We did find a rapid decline in mean floristic similarity at very short distances. However, mean floristic similarity at these short distances, as described by the spline curve, diverged considerably from a linear relationship with log-geographical distance (Fig. 5). Thus, this decline appears too steep to fit the predictions of neutral theory. At distances greater than 100 m the decline was much gentler and slightly irregular. Apart from these small irregularities, which are likely to be partly random noise and partly related to changes in environmental conditions with distance (cf. Tuomisto, Ruokolainen & Yli-Halla 2003), mean floristic similarity at these distances did not depart much from a linear relationship, which could be an indication of some dispersal limitation that fits neutral theory.
Spatial autocorrelation in floristic similarities over short distances is related to both biotic processes, such as a higher probability of dispersal to nearby sites, and to spatial autocorrelation in habitat variables (Legendre 1993). Environmental conditions at our study site are highly autocorrelated at the same local scales at which we observed steeply declining floristic similarity. A move of 100 m often represents a change in topographic position (Fig. 2), and distances much shorter than this represent changes from gap to understorey conditions (Sanford et al. 1986; M. M. Jones et al., personal observations). Consequently, the decline we observed over short distances is confounded by environmental effects and cannot be attributed to dispersal limitation alone. Condit et al. (2002) came to a similar conclusion regarding the rapid decline in floristic similarity they observed at short distances (also to c. 100 m) in a study on canopy trees in Panama and Ecuador. They concluded that the trees were more aggregated than expected under Hubbell's neutral theory (Hubbell 2001) over these short distances, possibly due to light gap effects. In a temperate forest study carried out within an area of 10 km2, Gilbert & Lechowicz (2004) found that distance did not predict species turnover in six plant groups, and made only a slight contribution to turnover in a seventh. The genus Carex, for which floristic similarity fluctuated with distance, was chosen to illustrate deviations at their site from neutral expectations. They did not observe a decline in similarity even at the shortest distances included in their study, but this may have been because the minimum distance between any pair of sample plots was 135 m.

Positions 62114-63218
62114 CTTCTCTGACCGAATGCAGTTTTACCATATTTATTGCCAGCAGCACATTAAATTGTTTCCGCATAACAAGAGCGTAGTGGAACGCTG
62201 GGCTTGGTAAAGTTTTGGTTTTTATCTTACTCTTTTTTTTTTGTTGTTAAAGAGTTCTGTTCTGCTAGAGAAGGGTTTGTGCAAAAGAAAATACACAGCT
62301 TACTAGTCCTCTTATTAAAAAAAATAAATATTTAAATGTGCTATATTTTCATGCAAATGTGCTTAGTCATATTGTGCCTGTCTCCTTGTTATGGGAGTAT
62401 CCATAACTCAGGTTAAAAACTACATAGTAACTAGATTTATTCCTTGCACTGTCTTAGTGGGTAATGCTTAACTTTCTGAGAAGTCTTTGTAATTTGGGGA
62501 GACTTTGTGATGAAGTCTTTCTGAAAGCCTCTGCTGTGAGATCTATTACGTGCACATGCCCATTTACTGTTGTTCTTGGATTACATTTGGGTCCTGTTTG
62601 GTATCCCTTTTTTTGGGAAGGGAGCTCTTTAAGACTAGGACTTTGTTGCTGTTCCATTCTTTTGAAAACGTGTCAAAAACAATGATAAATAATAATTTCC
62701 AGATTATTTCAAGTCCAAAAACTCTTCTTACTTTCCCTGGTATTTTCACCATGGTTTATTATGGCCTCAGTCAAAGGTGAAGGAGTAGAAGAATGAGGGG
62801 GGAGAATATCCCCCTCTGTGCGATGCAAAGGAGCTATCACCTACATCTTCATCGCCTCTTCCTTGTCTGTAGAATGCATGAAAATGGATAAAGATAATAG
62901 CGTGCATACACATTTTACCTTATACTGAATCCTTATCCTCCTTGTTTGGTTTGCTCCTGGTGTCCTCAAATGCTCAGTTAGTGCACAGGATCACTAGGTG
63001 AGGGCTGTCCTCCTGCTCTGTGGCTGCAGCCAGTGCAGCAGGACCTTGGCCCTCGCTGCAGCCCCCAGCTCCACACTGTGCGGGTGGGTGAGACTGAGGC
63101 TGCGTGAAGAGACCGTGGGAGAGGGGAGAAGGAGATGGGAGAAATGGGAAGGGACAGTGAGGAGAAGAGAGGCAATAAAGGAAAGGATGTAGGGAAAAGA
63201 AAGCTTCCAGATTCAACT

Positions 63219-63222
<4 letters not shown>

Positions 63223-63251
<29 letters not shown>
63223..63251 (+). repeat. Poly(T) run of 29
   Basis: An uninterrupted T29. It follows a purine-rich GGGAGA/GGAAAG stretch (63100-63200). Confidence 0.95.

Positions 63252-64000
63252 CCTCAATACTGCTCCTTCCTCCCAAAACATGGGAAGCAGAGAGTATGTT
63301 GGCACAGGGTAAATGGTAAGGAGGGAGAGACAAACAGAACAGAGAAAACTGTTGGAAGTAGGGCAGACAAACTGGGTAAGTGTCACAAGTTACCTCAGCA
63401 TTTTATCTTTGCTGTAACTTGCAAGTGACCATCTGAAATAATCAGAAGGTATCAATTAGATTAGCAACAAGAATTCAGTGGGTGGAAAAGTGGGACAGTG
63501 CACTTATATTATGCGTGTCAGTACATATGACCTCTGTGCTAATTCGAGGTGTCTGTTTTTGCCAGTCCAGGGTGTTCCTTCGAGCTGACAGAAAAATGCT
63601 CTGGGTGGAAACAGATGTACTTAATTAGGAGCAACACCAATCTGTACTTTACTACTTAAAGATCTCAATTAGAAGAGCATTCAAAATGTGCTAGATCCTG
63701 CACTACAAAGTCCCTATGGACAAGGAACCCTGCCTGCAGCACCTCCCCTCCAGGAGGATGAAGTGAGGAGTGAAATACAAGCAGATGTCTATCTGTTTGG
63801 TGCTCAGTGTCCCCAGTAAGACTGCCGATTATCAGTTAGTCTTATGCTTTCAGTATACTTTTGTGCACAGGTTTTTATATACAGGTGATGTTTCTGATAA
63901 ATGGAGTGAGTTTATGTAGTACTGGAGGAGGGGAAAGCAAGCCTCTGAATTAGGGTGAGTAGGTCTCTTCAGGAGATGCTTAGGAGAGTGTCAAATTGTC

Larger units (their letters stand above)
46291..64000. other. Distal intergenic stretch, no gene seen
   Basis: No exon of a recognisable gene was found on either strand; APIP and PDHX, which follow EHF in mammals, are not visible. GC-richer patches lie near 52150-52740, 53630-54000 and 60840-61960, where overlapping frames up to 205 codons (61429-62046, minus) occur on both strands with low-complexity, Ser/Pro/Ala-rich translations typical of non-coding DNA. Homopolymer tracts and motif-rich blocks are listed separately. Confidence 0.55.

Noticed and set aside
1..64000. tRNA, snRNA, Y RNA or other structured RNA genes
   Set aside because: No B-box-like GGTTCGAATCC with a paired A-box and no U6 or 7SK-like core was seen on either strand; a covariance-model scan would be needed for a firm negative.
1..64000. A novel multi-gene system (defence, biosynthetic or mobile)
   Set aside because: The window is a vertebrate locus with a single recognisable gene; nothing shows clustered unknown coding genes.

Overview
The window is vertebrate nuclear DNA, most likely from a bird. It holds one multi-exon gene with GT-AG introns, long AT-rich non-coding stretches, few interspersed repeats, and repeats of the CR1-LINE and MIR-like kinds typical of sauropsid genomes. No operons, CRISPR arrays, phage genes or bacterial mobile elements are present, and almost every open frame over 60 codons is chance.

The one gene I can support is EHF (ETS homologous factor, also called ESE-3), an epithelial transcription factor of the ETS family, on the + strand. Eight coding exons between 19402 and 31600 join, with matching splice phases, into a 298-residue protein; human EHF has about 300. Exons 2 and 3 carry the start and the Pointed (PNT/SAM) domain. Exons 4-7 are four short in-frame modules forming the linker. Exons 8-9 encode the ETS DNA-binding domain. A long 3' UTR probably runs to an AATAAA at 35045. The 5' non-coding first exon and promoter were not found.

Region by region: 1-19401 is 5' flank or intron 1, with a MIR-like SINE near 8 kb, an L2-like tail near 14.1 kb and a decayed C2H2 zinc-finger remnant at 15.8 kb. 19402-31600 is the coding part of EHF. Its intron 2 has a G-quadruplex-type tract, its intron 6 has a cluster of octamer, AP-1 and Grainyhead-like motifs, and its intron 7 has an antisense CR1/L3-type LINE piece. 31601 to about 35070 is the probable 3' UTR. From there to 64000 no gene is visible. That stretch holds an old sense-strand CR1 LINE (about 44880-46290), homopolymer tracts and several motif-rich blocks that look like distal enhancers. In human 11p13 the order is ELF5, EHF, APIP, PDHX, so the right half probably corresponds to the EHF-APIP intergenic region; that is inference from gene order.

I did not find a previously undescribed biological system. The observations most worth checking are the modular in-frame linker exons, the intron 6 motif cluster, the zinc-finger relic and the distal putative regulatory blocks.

In conclusion, dispersal limitation is of little importance as a determinant of variation in pteridophyte composition at the mesoscale, but may be of increasing importance, alongside environmental differences, at landscape to regional scales. At La Selva, most fern species are continually fertile and produce large quantities of spores (although spore shadows are generally leptokurtic, Wolf et al. 2001), whereas only a few species appear reliant upon vegetative reproduction (M. M. Jones et al., personal observations). This, in conjunction with relatively small-scale environmental variation and strong environmental effects on the probability of germination and survival, is likely to account for the small effect of geographical distance we observed at scales of up to a few km.
relative roles of different environmental variables
Floristic patterns were most strongly associated with the main drainage (topographic) and soil fertility gradient. This confirms earlier results for large trees and palms at the same site (Clark et al. 1995, 1998, 1999). The patterns were the same whether floristic similarity was calculated from species presence-absence or abundance data, although the environmental data were able to explain a higher proportion of the variation in presence-absence than in abundance data. In one earlier study (Tuomisto, Poulsen, Ruokolainen, Moran, Quintana & Cañas 2003), floristic differences based on abundance data were better predicted than differences based on presence-absence data, but in another, the results varied from between localities (Tuomisto & Poulsen 2000). The reasons for these differences are not clear but may have to do with the scales at which species abundances vary over the landscape relative to the size of the sampling unit.